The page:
But peace isn’t something that’s simply found. It doesn’t just happen. Peace is something that has to be made. “Blessed are the peacemakers,” says Jesus. Peace has to be worked at and worked out, and the work is hard indeed. Peace does not come either naturally or easily. This past spring as the war in Iraq unfolded, a number of signs were planted in front of houses in my community. “Wage peace,” they proclaimed. That’s really a good reminder. We should work as hard at peace as we do at war.

The problem is that there’s something wrong with us, deep down inside our hearts, in our very nature. And unfortunately, all our wishes, hopes and dreams can’t fix that, not on our own. We are by nature peace breakers, not peacemakers, and until the problem in us is solved, we will never have peace. Evidence of the problem is everywhere. It’s obvious in all our human relationships, not only the big things like fighting and killing, but the little acts of spite or meanness or revenge that break the peace and sow disharmony among us.

A friend was talking to me the other day about computer viruses. He observed that a person who creates and distributes a virus derives no benefit from it whatever. It’s a sheer act of destruction: It is vandalism, pure and simple, something that is done only to break the peace, to cause harm and trouble and for no other reason. In its own way, a computer virus is as much a symptom of the perversity of human nature as is mailing a bomb to an innocent stranger or walking into a room and pulling out a gun and opening fire.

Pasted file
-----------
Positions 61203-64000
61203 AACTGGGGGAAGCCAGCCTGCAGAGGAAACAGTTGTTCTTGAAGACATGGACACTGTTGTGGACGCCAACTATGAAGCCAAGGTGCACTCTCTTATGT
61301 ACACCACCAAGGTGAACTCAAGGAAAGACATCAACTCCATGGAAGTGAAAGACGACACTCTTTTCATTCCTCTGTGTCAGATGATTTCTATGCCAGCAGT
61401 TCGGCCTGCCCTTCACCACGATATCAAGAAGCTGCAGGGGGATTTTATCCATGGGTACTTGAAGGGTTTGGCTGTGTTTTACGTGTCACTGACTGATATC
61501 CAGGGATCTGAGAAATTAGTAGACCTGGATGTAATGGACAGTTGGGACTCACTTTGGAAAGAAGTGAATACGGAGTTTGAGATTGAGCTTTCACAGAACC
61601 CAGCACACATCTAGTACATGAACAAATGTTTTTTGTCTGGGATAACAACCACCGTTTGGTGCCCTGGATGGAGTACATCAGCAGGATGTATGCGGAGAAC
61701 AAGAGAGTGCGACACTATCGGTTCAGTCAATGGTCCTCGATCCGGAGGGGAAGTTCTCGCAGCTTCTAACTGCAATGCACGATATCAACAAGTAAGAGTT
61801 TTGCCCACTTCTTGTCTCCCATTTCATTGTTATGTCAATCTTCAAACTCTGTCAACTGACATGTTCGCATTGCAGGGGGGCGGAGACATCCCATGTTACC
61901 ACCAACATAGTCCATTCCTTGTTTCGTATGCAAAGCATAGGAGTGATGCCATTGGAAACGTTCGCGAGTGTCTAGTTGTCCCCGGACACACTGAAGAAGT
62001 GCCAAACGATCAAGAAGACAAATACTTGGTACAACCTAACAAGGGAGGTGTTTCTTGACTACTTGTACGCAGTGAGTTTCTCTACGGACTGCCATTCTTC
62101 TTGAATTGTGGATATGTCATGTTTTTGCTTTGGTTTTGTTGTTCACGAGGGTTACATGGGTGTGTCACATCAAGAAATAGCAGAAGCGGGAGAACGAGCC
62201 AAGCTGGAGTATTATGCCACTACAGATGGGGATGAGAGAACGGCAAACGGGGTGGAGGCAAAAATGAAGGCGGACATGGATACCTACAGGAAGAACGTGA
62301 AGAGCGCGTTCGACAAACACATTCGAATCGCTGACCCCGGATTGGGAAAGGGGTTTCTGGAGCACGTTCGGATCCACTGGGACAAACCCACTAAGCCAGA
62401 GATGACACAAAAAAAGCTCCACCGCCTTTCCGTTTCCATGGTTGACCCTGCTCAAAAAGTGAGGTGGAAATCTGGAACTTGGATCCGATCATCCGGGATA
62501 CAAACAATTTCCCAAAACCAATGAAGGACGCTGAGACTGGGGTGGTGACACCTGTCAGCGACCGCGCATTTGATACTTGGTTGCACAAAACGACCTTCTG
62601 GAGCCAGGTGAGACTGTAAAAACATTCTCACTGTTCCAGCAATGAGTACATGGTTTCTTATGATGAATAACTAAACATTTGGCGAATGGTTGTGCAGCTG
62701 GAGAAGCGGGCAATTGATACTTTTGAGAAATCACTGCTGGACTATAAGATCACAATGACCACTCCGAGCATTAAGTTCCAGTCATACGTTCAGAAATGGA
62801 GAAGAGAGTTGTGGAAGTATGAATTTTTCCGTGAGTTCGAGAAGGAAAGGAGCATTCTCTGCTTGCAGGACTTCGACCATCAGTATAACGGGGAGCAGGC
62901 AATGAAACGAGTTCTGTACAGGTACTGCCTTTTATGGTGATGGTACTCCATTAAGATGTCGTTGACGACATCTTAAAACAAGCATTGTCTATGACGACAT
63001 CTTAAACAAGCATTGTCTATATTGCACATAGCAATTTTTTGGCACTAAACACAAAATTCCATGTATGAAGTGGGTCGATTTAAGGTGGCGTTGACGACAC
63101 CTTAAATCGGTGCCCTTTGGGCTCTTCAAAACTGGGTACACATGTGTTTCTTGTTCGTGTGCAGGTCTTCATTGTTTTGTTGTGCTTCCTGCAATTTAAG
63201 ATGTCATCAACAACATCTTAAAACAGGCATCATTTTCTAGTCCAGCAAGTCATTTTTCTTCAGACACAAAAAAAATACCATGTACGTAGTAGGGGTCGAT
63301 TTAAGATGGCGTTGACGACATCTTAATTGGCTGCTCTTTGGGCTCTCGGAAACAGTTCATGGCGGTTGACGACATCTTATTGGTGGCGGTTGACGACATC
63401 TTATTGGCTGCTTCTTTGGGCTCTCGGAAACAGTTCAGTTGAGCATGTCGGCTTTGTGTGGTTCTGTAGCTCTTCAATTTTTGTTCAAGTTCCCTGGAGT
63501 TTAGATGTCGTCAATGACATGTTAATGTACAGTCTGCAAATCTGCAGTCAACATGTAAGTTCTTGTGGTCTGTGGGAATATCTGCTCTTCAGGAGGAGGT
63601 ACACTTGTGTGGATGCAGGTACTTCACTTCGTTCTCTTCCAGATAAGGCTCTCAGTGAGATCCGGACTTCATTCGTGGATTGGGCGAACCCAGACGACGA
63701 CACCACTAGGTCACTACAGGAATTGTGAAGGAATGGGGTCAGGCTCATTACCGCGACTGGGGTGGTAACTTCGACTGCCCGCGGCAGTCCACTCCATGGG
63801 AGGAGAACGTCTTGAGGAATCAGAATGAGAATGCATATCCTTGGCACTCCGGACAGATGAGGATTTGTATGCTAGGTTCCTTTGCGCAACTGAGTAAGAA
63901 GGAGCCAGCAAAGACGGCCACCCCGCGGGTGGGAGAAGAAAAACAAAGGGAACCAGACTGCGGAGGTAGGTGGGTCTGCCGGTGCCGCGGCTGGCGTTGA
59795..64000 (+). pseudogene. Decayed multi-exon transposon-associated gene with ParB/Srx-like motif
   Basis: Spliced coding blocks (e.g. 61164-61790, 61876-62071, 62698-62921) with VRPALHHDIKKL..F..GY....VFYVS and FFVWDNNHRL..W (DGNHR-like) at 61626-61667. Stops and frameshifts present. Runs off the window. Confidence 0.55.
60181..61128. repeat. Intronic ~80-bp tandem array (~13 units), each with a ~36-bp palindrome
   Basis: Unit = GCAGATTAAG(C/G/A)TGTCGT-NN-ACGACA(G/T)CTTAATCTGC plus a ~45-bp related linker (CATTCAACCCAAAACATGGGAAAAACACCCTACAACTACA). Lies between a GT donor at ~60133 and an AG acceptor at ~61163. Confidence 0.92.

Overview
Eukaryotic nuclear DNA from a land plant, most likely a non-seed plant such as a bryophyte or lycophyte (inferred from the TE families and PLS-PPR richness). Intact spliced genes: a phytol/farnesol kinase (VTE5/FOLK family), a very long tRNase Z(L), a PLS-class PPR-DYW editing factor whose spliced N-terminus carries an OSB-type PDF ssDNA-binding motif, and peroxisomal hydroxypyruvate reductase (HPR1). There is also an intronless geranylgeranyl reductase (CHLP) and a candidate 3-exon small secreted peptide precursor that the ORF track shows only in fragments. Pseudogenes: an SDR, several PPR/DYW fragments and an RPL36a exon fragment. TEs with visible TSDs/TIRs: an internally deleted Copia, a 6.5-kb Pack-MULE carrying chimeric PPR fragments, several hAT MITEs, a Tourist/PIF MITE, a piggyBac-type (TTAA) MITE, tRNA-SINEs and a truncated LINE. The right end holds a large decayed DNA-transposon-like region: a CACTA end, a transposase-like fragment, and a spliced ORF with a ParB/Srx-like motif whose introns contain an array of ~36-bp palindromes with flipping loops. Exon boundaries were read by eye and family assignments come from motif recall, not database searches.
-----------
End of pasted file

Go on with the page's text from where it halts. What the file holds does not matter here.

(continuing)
Something is wrong with us. What that something is, the Bible calls sin. Because humanity has rebelled against God our Creator, each human’s greatest need is first of all to be reconciled with him, to have peace established with God and then through God, to make peace with one another. The first part of peacemaking peace with God is not a work we can do for ourselves. Only God can do it. But the good news of the gospel is that he has done it in and through Jesus Christ. “Through him,” the Bible says,

God was pleased to reconcile to himself all things, whether on earth or in heaven by making peace through the blood of his cross.

Col. 1:20

In dying for sin, Christ has provided the means by which the hostility between God and humanity can be laid to rest. All those who believe in Christ are brought into fellowship with God and therefore with one another as well. And after that, God entrusts this new community of humankind (called the church) with the work of extending his reconciliation out to the whole world. “In Christ,” says the scripture, “God was reconciling the world to himself.” He “reconciled us to himself through Christ and has given us the ministry of reconciliation” (2 Cor. 5:19, 18). In other words, of peacemaking.